Welcome autumnal weather to your property with these easy-to-follow tips for your fall lawn care.
1. Clean up the leaves
Nothing says "autumn" like a big pile of leaves in your yard! Use a backpack or handheld leaf blower to collect all the fallen leaves in one spot for fast and easy pickup. Alternately, you can invest in a bagger attachment for your lawn tractor or zero-turn mower, making the job as easy as a few rides around the yard.
2. Don't forget the sticks
Don’t let tree debris make your hard-won grass turn yellow! Pick up any sticks and branches that come down with the leaves. Letting these sit on your turf during the winter months could kill your grass.
3. Make the final mow
For the final grass cutting of the season, raise your mower’s cutting height slightly. You don’t want to cut the grass too low right before the grass stops growing. Plus, you'll want your front yard landscaping to look good in the months to come!
4. Dethatch the lawn as needed
Having a well-established lawn is certainly a good thing. The more consecutive seasons your lawn is healthy, the deeper and stronger its roots will be. However, over time, a layer of dead grass, roots and debris will often accumulate between the soil surface and the green grass blades above. This layer is called thatch, and it’s important to remove or break up thatch to ensure your lawn stays healthy. Dethatching can be performed with a special rake or by investing in a gas-powered dethatcher.
5. Aerate as needed
If you didn’t aerate your lawn in the spring, do so now using an aerator. Aerating punches holes in the ground to add oxygen and nutrients to the soil, while providing a space for seeds to germinate.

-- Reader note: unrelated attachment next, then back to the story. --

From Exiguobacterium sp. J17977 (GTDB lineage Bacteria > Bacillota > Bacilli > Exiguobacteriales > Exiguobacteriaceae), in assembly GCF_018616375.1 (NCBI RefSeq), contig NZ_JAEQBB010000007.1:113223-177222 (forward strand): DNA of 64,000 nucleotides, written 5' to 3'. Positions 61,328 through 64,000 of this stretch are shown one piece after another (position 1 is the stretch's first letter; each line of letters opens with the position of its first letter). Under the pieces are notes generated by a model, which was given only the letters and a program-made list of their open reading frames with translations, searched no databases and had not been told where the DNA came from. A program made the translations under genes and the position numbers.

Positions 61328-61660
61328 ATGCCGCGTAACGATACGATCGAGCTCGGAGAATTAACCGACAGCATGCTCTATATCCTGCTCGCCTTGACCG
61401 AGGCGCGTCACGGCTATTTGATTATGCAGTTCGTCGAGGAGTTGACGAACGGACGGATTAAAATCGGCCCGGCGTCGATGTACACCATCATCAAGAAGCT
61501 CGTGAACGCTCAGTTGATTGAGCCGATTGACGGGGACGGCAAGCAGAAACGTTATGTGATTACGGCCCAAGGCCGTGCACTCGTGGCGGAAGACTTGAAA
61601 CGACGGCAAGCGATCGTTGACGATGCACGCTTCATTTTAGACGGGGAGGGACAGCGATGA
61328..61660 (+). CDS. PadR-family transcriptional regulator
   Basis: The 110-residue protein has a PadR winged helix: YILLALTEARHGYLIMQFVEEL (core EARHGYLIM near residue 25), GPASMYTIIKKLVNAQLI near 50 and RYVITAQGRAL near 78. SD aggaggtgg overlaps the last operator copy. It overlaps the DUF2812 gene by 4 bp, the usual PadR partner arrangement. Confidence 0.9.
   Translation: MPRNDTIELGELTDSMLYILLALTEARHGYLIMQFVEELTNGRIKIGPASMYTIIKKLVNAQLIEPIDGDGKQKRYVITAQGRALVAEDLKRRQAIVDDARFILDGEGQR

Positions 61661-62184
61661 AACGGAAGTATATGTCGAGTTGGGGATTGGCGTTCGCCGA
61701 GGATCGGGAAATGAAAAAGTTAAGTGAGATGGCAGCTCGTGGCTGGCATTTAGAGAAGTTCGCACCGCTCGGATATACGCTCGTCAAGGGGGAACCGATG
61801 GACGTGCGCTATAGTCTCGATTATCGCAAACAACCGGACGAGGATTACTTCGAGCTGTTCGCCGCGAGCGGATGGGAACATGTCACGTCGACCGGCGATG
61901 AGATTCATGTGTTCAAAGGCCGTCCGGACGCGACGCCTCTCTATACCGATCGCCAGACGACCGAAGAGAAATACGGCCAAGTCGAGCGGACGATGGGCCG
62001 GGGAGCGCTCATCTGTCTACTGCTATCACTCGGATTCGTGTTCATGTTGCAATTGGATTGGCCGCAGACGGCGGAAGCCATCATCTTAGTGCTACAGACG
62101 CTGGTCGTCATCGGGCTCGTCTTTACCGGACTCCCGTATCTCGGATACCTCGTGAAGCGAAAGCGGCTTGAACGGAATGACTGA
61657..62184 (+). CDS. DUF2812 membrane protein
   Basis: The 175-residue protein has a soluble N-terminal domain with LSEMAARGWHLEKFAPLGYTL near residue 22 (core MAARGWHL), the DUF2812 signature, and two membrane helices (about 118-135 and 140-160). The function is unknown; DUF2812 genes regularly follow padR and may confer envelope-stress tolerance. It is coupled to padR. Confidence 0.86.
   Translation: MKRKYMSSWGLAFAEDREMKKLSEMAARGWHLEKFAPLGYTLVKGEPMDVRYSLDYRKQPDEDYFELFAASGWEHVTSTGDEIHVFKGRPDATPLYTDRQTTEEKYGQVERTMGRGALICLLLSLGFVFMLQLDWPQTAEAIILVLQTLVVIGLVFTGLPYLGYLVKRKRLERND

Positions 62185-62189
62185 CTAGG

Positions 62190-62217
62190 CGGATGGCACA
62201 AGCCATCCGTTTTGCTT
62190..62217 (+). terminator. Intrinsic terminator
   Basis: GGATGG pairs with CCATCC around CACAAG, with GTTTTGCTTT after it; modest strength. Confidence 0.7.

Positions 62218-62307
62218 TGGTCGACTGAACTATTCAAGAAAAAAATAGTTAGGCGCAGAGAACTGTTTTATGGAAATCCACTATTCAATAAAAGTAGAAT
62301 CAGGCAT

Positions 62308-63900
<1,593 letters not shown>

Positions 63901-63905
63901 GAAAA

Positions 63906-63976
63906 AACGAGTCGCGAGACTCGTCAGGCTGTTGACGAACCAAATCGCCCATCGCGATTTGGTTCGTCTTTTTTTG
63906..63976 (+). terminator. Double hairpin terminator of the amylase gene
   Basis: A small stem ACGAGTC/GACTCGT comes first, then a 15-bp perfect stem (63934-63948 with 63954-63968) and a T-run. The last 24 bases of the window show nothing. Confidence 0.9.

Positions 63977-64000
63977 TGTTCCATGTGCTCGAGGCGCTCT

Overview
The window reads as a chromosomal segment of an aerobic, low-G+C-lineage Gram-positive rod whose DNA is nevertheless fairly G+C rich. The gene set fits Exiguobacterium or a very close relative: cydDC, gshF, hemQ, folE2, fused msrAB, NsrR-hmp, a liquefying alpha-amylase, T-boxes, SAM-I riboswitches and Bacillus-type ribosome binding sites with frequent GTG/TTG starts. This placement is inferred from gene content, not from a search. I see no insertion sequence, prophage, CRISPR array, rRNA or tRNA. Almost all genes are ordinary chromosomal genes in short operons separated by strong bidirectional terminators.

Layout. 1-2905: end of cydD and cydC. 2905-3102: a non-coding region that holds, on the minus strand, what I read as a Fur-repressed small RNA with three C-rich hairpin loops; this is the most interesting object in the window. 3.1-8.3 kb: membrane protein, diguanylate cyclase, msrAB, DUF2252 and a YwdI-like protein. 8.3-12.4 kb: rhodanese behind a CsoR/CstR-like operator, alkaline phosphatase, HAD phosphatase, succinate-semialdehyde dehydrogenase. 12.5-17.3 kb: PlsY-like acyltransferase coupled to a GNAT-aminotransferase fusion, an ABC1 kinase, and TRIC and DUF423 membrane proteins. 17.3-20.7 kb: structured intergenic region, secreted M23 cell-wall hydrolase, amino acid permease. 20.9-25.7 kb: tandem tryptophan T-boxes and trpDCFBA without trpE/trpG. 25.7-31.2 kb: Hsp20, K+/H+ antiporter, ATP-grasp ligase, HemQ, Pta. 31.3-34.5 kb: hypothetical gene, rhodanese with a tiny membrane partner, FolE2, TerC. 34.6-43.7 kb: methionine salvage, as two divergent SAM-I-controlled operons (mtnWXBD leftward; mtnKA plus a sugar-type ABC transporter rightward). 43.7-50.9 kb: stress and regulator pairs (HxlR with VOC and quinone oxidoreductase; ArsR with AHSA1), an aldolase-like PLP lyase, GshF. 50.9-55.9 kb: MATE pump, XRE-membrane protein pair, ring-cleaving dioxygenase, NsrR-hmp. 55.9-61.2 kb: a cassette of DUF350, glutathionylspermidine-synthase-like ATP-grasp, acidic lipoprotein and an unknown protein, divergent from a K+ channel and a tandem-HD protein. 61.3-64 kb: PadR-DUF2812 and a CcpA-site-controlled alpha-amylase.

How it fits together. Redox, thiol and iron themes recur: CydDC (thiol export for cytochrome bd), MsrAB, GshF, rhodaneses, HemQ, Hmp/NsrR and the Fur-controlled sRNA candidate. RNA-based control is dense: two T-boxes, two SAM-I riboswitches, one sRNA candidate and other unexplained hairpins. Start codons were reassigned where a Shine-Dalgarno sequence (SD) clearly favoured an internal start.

6. Overseed if you haven't already
You typically only need to overseed your lawn once per year. You may opt to overseed bare areas, too. Either way, make sure you’re at least one month out from the first frost to avoid damaging new seeds.
7. Apply your fall lawn fertilizer and winter fertilizer
If you’re overseeding, apply a lower-nitrogen starter fertilizer to give your new grass a jump start. Otherwise, apply a light dressing of lawn fertilizer once in early fall and once in late fall. This latter application is sometimes referred to as "winter fertilizer" or "winterizing a lawn."
8. Spray perennial weeds
Early fall is a good time to kill remaining weeds before they go dormant for the winter. But be careful about applying any herbicides to your lawn if you’ve recently planted new grass seed – always read the labels of your particular product. Many lawn weed control products will interfere with new seed germination. Also, avoid getting herbicide on any landscaping plants.
9. Bring Automower® indoors
If you live in an area where you’re expecting snow and frost during the winter, bring your Automower® indoors. Even if you’re not expecting a harsh winter, it’s a good idea to bring Automower® inside for the colder months. After all, even robots deserve a vacation!